As the Lahore Orange Line Metro Train (OLMT) is about to start operations next month, nearly 2,000 new jobs will be created in the provincial capital.
Punjab Mass Transit Authority (PMTA) General Manager Syed Uzair Shah told The Express Tribune that a total of around 2,000 people will get jobs before the commercial launch of the project. The authority will hire 41 employees, while the OLMT contractors will induct the remaining.
Since the entire operation of the country’s first metro train is based on the outsourcing model, most of the employees will be hired in the private sector by the contractors. The Lahore Waste Management Company (LWMC) will hire some 600 workers for janitorial services, a private security contractor will induct around 500 guards, while the IT and ticketing service provider will recruit 400 employees.
The official highlighted that the Chinese-led operation and maintenance (O&M) consortium Norinco Guangzhou Daewoo will induct around 400 employees for commercial operations of the metro train project.
Responding to a question, he said the authority and all partners had set the target to make the project operational by October 25. All efforts are being made to meet the deadline. Some contractors have already initiated the recruitment process to fill the new positions and others will follow suit during the coming month.
The testing and commissioning process of the metro train project has been completed. Now the O&M contractors are about to initiate an integrated testing, which will continue for a month before the metro train opens gates for passengers.
Earlier this year, China’s Guangzhou Metro Group, Norinco International and Daewoo Pakistan Express Bus Service constituted a consortium and secured the O&M contract of the OLMT project for an eight-year term. It is the first rail transit project under the China-Pakistan Economic Corridor (CPEC) in which Chinese technology, equipment and standards are being used.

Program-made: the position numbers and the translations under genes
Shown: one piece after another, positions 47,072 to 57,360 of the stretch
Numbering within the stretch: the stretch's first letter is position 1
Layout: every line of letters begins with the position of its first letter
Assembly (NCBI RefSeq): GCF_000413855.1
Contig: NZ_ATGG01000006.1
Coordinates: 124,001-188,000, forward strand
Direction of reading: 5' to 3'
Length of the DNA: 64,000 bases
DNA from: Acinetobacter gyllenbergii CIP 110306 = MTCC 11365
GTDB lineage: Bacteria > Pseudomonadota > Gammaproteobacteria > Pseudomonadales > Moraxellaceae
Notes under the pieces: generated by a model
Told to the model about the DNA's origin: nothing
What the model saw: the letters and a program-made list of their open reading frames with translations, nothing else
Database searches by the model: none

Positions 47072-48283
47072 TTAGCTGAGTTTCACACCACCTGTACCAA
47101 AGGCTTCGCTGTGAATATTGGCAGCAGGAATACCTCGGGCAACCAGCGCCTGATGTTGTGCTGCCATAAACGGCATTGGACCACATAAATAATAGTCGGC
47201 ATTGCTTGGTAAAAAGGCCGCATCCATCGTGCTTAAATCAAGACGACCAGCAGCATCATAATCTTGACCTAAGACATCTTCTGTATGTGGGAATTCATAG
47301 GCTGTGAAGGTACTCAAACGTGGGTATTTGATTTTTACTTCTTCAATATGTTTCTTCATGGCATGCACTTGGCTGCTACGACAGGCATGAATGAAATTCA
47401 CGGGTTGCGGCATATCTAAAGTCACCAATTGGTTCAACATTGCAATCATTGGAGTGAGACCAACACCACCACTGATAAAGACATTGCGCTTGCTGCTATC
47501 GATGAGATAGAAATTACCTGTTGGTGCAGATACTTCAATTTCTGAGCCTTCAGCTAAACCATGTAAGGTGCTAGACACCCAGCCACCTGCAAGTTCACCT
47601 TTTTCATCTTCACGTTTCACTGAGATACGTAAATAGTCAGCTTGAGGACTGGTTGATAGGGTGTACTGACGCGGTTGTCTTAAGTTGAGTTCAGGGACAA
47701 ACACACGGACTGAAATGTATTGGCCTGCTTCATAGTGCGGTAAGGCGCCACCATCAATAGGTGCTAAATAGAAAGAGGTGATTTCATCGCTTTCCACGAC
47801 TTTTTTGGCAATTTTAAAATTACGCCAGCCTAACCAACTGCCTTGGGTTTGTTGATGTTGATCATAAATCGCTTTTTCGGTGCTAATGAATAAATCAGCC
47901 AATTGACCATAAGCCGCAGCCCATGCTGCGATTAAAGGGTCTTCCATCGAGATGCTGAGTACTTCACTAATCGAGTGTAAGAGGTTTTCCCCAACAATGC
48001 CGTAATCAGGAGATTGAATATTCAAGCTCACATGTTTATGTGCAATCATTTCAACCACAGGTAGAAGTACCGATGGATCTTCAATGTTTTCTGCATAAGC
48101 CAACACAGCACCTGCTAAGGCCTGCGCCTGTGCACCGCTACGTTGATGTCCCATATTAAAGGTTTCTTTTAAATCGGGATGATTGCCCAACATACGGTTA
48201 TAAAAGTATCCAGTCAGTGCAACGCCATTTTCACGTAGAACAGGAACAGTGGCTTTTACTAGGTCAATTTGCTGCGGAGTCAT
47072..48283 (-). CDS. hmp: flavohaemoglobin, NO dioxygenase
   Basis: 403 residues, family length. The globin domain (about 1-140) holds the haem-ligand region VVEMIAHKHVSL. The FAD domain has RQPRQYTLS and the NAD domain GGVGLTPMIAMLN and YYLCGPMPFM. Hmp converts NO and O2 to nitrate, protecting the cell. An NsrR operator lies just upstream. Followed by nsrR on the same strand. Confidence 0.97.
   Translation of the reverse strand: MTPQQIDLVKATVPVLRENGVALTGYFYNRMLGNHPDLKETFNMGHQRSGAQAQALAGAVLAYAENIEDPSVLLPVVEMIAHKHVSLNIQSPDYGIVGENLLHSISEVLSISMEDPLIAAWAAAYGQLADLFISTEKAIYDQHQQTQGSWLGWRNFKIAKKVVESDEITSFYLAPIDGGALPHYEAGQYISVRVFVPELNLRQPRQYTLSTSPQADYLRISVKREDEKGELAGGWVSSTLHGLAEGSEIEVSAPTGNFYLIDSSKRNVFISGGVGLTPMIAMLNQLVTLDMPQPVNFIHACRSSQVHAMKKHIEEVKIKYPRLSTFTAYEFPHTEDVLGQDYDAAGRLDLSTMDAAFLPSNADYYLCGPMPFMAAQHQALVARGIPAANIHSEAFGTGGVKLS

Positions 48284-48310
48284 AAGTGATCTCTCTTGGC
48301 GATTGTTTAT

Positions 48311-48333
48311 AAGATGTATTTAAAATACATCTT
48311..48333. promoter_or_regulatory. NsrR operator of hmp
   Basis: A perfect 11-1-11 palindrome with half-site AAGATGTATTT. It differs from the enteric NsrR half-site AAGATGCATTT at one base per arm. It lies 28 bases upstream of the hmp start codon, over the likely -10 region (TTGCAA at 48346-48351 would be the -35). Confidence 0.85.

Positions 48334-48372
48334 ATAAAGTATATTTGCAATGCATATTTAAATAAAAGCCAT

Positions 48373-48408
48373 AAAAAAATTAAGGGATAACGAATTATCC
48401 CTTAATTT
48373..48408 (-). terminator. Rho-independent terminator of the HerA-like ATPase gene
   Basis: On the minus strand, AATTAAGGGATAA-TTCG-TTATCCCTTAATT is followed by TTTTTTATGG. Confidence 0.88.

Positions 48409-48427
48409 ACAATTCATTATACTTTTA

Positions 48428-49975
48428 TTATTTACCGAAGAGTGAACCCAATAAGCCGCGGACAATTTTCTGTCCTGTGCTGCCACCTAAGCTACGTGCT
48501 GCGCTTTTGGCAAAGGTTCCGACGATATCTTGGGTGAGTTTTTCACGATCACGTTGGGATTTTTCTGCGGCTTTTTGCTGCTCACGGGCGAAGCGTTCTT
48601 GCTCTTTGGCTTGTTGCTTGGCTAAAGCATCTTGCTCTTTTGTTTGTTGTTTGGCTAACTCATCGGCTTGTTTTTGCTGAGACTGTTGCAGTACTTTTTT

Both Chinese and Pakistani contractors were making preparations to initiate commercial operation, which was earlier scheduled in June, when the Covid-19 pandemic erupted in Wuhan, China and entangled the entire world. The pandemic spread like wildfire and forced governments to impose travel restrictions across the globe. Entry and movement of Chinese engineers and workers remained restricted for around three months, which delayed the launch process.
Later, the Chinese contractors announced successful completion of electrical and mechanical (E&M) works following acceptance from the PMTA and NESPAK in July.
The OLMT is part of the city metro network. The construction work started on October 25, 2015. The PML-N government had aimed to complete the project before the 2018 general elections but it failed to achieve the target owing to prolonged litigation and stay orders.
The project has a total length of 27.12 kilometres, out of which 25.4km track is elevated and 1.72km underground to protect historical places. The OLMT has 26 stations -- 24 at the height of 12 metres and two underground. The number of trains is 27 and each train has five bogies that are 20 metres long with 60 seats. Separate seats are allocated for women, senior citizens and people with special needs. A public address system is installed for the convenience of the passengers. The doors of the electric train are automatic and doors are also installed at the platforms to ensure safety of the passengers.
This train will run at 80km per hour and complete the 27km distance from Ali Town to Dera Gujran in 45 minutes. It will pass through the congested areas of the city where more than 250,000 passengers travel daily. Official documents highlight that within the next few years, the metro train will facilitate 500,000 passengers daily.
The service will connect Raiwind, Multan Road, Mcleod Road, Lahore Junction Railway Station and the Grand Trunk Road. It will be the first line of the Lahore Metro, which is country’s first mass rapid transit train system.
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